Even if the contemporary infrastructure of the organ combo business is a fraction of what it used to be in the halcyon days, there is still plenty of competition in the field, which by nature is tending to attract folks that love soulful music and are willing to spend their pay check to come down and hear it after a week of hard labour.
As a soul and organ jazz act, you better have something going for yourself. The BK Trio of guitarist Brian Kooken, organist Greg Hatza and drummer Robert Shahid definitely has enough going for it, primarily the contrast between Kooken’s acerbic and enthusiastic phrasing and Hatza’s lively and balanced statements and accompaniment on the Hammond organ.
The repertory of its debut album Hit It!, written exclusively by Kooken, consists of simple, blues-based vehicles for blowing at pretty much all tempi available, which are laid down sturdily but without punch by Shahid, not the first and most likely not the last player in the digital era who suffers from sterile engineering.
Brazilian Blues is the most interesting composition and Kooken’s beautifully formed, extended melody line is the record’s highlight as far as lyricism is concerned. Kooken’s warm and fat tone is reminiscent of Pat Martino and his angular flights across the bar lines, albeit uneven at times, are praiseworthy. He is a blues player at heart, and a fiery one at that.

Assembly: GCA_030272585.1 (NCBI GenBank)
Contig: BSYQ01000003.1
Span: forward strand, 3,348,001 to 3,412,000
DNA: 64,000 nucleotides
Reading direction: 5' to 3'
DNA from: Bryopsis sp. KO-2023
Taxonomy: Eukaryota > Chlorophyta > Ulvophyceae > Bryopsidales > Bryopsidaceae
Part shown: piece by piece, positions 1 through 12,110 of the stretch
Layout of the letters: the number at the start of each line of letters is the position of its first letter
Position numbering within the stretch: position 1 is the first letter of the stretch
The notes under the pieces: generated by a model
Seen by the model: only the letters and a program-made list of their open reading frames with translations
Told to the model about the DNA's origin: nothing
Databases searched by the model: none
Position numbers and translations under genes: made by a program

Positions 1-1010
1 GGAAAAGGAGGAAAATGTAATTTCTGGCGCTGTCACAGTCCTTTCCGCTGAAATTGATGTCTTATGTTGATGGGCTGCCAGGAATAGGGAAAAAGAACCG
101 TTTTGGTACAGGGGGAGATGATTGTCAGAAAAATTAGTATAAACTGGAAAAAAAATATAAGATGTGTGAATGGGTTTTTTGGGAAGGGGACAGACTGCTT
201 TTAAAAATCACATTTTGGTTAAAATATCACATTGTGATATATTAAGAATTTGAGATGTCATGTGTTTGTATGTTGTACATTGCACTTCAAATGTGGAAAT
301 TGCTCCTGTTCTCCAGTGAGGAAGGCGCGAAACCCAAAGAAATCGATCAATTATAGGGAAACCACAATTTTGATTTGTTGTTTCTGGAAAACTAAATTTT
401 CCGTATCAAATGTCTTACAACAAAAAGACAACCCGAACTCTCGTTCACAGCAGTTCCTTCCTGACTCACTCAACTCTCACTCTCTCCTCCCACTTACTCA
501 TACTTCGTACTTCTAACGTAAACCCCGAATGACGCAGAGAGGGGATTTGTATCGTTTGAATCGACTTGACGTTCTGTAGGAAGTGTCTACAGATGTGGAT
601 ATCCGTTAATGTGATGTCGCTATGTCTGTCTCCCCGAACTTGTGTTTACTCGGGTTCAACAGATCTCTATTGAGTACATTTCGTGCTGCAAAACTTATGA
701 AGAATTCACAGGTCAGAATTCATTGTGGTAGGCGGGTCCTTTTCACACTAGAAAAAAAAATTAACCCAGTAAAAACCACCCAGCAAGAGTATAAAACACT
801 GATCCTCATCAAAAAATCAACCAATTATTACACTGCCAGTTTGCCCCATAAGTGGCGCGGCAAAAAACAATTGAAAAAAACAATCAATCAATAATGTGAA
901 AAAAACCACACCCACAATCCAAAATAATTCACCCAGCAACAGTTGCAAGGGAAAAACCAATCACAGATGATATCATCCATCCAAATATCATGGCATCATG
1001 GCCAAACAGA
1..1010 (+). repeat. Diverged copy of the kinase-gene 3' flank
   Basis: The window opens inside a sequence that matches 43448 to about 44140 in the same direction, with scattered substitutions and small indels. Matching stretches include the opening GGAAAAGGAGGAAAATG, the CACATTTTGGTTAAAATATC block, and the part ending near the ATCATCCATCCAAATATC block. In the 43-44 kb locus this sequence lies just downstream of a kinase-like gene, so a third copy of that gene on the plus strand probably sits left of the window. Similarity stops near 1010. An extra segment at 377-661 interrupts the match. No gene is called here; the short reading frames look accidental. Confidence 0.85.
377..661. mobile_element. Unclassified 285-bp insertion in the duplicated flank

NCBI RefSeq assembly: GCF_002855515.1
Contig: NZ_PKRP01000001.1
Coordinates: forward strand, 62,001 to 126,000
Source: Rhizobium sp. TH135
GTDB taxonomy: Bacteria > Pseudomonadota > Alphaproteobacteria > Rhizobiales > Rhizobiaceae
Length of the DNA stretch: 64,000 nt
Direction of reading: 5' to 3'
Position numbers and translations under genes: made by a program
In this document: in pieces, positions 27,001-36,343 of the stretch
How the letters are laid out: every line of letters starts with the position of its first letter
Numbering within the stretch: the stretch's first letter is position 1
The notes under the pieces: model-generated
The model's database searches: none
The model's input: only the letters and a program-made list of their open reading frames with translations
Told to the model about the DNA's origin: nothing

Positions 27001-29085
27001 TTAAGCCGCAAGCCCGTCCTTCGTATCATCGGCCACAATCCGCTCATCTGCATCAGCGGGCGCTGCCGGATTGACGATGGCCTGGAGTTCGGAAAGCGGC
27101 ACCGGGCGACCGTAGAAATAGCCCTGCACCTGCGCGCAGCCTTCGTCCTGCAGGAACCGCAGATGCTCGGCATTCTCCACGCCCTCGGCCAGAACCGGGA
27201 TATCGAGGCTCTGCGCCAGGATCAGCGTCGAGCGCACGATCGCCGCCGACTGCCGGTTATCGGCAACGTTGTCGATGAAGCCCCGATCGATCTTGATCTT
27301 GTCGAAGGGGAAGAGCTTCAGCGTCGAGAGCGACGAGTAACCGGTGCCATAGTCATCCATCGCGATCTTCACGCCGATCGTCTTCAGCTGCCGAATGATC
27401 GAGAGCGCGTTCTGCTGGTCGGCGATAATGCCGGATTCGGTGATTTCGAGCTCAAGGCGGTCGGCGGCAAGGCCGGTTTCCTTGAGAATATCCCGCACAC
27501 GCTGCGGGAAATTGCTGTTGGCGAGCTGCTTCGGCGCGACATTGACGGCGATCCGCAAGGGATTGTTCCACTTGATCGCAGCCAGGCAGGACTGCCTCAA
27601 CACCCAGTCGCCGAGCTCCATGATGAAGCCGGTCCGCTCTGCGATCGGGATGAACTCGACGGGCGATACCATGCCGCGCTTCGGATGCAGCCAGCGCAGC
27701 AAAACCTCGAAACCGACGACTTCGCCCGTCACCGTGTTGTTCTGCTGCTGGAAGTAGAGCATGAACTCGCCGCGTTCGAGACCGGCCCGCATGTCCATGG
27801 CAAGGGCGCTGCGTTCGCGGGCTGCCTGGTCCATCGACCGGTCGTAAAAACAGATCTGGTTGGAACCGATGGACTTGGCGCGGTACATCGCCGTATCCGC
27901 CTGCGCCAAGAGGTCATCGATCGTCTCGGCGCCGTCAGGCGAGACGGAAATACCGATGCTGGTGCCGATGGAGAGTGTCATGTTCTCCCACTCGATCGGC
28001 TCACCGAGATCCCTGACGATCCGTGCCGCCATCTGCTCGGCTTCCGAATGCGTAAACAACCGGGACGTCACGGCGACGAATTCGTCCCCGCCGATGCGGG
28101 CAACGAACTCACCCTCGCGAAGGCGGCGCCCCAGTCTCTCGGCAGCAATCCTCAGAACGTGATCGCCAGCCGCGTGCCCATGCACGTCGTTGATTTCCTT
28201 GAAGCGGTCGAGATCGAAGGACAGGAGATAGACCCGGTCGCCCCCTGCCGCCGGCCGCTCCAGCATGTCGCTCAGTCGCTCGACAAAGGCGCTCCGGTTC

Hatza is a veteran organist who first made his mark in the late 60s with The Wizardy Of Greg Hatza and Organized Jazz, both accompanied by drummer Grady Tate. His career followed a rather outlandish course. In the early 70s Hatza switched from organ to hardcore bebop piano jazz and subsequently dived into electric keyboard-infused fusion. Meanwhile, the Pennsylvania-born musician had schooled himself as a sitar, tabla and ehru (Chinese fiddle) player, while honing his chops as a certified master of martial arts.
In short, he could Ravi the hell out of Shankar and hold Jimmy Smith suspended in the air on the tip of his index finger. The resurgence of organ jazz in the mid-90s in the slipstream of Joey DeFrancesco’s popularity inspired Hatza to put renewed energy into the B3 organ. His sustained groove and tasteful linear development underlines Hit It!’s relevancy as a contemporary organ combo affair.
Hear/buy BK Trio: Hit It! at bktrio.bandcamp.com
Hit It; Five; Always Looking Up; Brazilian Blues; Hatza’s Groove; It’s Monday And I’ve Got The Blues; In That Funk Again; 5 Minutes Late; Soul For Shahid (44.40)
Brian Kooken (g); Greg Hatza (org); Robert Shahid (d).